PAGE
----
Effect of temporal weed colonization on the growth and productivity of cotton (Gossypium hirsutum l.) in central Kenya
Kimunye, J. N.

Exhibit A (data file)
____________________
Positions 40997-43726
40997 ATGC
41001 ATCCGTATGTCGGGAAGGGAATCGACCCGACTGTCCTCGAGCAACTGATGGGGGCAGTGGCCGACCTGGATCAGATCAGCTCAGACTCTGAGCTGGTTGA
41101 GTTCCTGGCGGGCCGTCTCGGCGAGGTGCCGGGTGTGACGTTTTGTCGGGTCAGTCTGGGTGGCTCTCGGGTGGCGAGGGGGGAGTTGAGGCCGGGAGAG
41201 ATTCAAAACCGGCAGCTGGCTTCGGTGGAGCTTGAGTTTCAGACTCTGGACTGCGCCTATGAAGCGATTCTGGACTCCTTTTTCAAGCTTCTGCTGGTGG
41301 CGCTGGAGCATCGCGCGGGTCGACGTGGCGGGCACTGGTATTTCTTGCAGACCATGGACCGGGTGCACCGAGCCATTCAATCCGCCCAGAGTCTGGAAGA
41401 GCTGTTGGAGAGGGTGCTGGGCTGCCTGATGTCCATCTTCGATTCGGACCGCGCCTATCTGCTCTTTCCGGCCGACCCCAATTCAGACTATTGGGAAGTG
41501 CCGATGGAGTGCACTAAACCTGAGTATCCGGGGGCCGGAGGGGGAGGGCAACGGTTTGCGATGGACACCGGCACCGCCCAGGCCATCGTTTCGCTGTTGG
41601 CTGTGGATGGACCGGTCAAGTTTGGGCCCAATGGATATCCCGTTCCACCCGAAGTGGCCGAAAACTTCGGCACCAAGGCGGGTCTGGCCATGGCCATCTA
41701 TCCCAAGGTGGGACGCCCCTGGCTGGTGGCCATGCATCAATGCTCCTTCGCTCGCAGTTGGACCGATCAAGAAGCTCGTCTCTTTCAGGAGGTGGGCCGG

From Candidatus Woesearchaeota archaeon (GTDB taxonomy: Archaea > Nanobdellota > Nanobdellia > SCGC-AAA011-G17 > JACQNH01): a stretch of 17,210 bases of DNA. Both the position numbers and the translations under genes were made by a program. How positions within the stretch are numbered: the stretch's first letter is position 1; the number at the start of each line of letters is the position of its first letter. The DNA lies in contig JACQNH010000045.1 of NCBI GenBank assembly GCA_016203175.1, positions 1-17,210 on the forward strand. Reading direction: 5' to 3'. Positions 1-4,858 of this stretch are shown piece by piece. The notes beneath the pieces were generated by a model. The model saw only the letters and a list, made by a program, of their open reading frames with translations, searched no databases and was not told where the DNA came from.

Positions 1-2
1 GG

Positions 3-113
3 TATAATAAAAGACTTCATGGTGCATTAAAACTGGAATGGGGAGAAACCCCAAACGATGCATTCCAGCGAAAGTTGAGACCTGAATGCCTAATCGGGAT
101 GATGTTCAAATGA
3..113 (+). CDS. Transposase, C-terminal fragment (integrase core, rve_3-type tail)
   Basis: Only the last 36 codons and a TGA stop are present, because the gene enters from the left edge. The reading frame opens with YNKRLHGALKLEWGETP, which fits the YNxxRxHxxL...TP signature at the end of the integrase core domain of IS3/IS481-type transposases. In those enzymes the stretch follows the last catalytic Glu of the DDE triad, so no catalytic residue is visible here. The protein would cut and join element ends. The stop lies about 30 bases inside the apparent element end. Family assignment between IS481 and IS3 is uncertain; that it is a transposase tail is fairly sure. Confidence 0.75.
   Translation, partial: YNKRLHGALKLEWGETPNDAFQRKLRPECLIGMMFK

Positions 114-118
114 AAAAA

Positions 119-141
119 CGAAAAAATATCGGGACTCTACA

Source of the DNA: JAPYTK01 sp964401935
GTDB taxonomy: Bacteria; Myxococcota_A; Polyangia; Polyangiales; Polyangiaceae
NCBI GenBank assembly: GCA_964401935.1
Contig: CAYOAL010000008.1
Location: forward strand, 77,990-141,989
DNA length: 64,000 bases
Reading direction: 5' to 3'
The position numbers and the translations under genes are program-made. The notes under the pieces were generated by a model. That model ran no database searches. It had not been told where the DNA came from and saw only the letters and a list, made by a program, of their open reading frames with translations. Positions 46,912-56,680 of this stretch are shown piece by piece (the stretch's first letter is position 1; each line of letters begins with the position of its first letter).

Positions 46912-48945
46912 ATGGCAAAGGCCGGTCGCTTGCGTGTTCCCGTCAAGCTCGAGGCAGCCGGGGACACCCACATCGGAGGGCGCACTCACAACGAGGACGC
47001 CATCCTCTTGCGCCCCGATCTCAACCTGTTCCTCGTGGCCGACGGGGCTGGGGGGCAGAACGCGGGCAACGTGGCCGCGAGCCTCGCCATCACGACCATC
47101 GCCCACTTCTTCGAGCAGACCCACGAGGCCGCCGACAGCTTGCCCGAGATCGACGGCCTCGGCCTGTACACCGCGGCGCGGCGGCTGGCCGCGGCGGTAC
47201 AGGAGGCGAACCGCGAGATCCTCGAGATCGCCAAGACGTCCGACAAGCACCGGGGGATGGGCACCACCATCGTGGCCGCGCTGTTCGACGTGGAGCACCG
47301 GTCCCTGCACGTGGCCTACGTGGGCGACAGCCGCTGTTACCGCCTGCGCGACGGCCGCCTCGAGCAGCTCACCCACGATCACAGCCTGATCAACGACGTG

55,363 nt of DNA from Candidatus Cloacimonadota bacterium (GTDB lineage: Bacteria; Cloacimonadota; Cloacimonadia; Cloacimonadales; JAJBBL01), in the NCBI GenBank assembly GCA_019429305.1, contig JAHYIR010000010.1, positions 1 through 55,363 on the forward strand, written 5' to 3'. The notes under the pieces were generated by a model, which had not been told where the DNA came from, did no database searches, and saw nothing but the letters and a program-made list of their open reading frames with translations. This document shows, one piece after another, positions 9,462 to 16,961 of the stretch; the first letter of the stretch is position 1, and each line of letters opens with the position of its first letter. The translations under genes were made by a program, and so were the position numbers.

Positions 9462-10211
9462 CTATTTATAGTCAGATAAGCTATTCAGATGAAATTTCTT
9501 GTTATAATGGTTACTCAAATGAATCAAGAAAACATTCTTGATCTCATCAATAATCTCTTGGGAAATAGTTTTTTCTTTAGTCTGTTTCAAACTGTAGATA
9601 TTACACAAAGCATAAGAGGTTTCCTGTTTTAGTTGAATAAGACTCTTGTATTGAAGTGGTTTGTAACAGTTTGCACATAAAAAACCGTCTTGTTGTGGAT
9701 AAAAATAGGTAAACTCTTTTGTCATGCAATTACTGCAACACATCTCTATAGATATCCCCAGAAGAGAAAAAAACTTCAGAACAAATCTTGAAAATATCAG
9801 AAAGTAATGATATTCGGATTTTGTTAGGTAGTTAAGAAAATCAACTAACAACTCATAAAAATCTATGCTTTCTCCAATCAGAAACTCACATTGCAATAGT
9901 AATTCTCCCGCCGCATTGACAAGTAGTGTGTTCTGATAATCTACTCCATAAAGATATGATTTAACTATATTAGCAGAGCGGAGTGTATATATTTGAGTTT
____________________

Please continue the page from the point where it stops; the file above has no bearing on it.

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Cotton production in Kenya has been characterized by low yields due to weeds, insect and mites, and diseases. Uncontrolled weed growth reportedly results to 50-60% yield losses. To determine effects of temporal weed colonization on cotton, a split plot design was used where the main plot was weeding (hand weeding and spraying) and subplots were the timing of weeding (3, 6, 9 and 12 weeks after germination (WAG) and no weeding). The plots were maintained weed free after the treatment application throughout the season. The study was done at Mwea, Central Kenya, from October 2009 to April 2010. Weeds were sampled using 0.5 x 0.5m quadrats where all weeds within a quadrat were counted. Cotton height (ern) was measured from soil surface to the tip while the number of cotton squares and bolls was counted. A total of 43 weed species mainly from Poaceae and Fabaceae families were recorded. Plots weeded at 3 and 6 WAG were not significantly different in terms of yields and plant height. They had significantly (P<0.05) taller plants, more squares and productive bolls compared with those from other treatments. Plants in these plots were not significantly different (P<0.05) under hand weeding and spraying regimes (108.14cm±0.687 and 104.39cm±0.950 height 8.19 and 6.43 bolls, and, 8.26 and 6.13 bolls, respectively per plant) though hand weeding showed better effects. There was no significant different amongst the other treatments. Early weeding up to 6 weeks after germination is thus recommended to reduce weed colonization and ensure plants establish well with little or no competition from the weeds.